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$80K available for collaborative campus projects that advance Concordia’s sustainability goals

The university relaunches the Sustainability Living Lab Funding Program
September 22, 2023
Photo of sunflowers in a field with a sun flare.
“Sustainability pertains to everyone. It’s about creating a future in which we can all thrive, and that requires everybody’s input to be possible.” | Photo by Elijah Hail, via Unsplash

Concordia community members with sustainability projects that align with the university’s five-year Sustainability Action Plan can now apply for funding through the re-launched Sustainability Living Lab Funding Program (SLLFP).

Funds are available for teams of students, faculty and staff working on projects that address at least one of the action plan’s five streams — food, waste, climate, research and curriculum — and provide experiential learning opportunities.

The innovative program is a matching fund partnership between the Sustainability Action Fund (SAF) and Concordia’s Office of Sustainability under the vice-president of services and sustainability. Since its launch in 2021, more than a dozen campus sustainability projects have benefited from funding.

“SLLFP is a key entry point for Concordia community members looking to contribute in a way that supports the university’s sustainability goals,” says Sandra Mouafo, Sustainability Living Lab coordinator.

SAF executive director Sebastián Di Poi adds that the program allows students, faculty and staff to tangibly and formally lead projects together.

The new program model aims to amplify impact and longevity

Knowing that sustainability goals and conversations change and evolve, the Office of Sustainability and SAF actively sought community and stakeholder feedback following SLLFP’s launch. The result is a revamped program model that ensures broader participation and representation from the Concordia community and, hopefully, a greater impact in the long run.

“In the new model, the idea is to make sure that projects are grounded with staff and faculty members who believe in them to ensure longevity,” says Mouafo. “There will always be an influx of new students with different viewpoints and interests, and that’s important to feed back into the projects.”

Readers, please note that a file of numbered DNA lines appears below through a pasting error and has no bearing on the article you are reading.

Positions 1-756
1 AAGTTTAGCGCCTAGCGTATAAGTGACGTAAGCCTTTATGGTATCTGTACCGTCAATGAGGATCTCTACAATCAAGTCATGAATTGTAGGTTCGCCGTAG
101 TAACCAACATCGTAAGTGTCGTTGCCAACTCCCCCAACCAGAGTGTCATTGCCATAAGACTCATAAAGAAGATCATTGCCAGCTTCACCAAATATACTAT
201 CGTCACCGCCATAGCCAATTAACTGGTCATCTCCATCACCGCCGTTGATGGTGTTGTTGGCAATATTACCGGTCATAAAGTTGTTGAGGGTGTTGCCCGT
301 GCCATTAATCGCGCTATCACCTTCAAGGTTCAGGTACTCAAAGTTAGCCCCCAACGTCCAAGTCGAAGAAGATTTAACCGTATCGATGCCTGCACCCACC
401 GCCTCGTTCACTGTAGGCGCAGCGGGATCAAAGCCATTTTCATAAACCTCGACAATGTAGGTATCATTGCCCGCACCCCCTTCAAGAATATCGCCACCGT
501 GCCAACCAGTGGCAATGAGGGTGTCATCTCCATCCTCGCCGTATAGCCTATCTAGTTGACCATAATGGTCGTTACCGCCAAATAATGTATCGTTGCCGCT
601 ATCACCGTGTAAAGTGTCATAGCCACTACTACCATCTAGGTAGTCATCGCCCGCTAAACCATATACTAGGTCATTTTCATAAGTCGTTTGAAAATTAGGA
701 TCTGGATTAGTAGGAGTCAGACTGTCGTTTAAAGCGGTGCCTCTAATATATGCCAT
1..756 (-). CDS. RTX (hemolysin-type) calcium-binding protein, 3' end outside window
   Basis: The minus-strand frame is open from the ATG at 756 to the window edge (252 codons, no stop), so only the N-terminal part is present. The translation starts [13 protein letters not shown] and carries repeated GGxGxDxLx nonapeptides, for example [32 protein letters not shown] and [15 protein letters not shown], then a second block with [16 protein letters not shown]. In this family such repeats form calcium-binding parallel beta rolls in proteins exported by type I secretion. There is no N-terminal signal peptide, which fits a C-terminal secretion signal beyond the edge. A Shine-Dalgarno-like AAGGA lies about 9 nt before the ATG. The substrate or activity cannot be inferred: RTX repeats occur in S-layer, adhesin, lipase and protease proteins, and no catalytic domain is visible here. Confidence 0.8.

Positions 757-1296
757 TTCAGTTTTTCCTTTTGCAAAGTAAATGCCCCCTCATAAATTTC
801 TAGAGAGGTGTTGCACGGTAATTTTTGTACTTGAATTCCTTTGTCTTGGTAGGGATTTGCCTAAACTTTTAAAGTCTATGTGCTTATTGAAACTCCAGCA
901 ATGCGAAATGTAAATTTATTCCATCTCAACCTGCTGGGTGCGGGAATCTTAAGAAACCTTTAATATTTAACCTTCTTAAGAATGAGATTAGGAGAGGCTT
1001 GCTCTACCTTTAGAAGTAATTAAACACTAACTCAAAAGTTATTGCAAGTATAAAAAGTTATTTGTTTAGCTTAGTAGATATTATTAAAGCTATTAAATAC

Di Poi adds that the program sets the stage for projects looking to scale up their funding and have a significant impact on campus.

“The EDML Library of Parts project, for example, was developed to address the Department of Mechanical and Industrial Engineering’s need for used parts and a parts library, but the funding helped expand the scope of the work and make it more impactful,” he says.

The project takes advantage of used parts and materials from past projects in the Engineering Design and Manufacturing Lab, making them available for new student projects through an online platform at no cost.

Di Poi says SLLFP acts as a springboard for existing projects to reach the next stage in their development. He highlights Mind Heart Mouth, led by doctoral student Andrea Tremblay, as one such project.

Through its collective community garden model, Mind Heart Mouth provides fresh organic produce to neighbourhood food banks and campus food initiatives while promoting intergenerational connections and experiential learning.

“Support from SLLFP helped take the project to the next level,” says Di Poi. “Building links within the community is something that often happens naturally, but in this case, it happened very intentionally.”

An opportunity for everyone to get involved

Mouafo encourages project submissions from across all four of the university’s faculties. “I want students working in disciplines like STEM, finance, technology and AI to know there is room for them to bring their expertise, perspective and interest to sustainability projects,” she says.

“Bringing new voices to the table can help amplify the existing sustainability work and create a valuable support system for those championing sustainability causes,” Mouafo adds.

“Sustainability pertains to everyone. It’s about creating a future in which we can all thrive, and that requires everybody’s input to be possible.”

Mouafo encourages interested students, faculty and staff to get in touch with questions and project ideas. She also notes that the Living Lab team can provide support in the development phase by helping connect project stakeholders and Concordia community members.

The Sustainability Living Lab Funding Program is accepting applications until October 27, 2023.

Find out more about Concordia’s Sustainability Living Lab Funding Program and explore funded projects.



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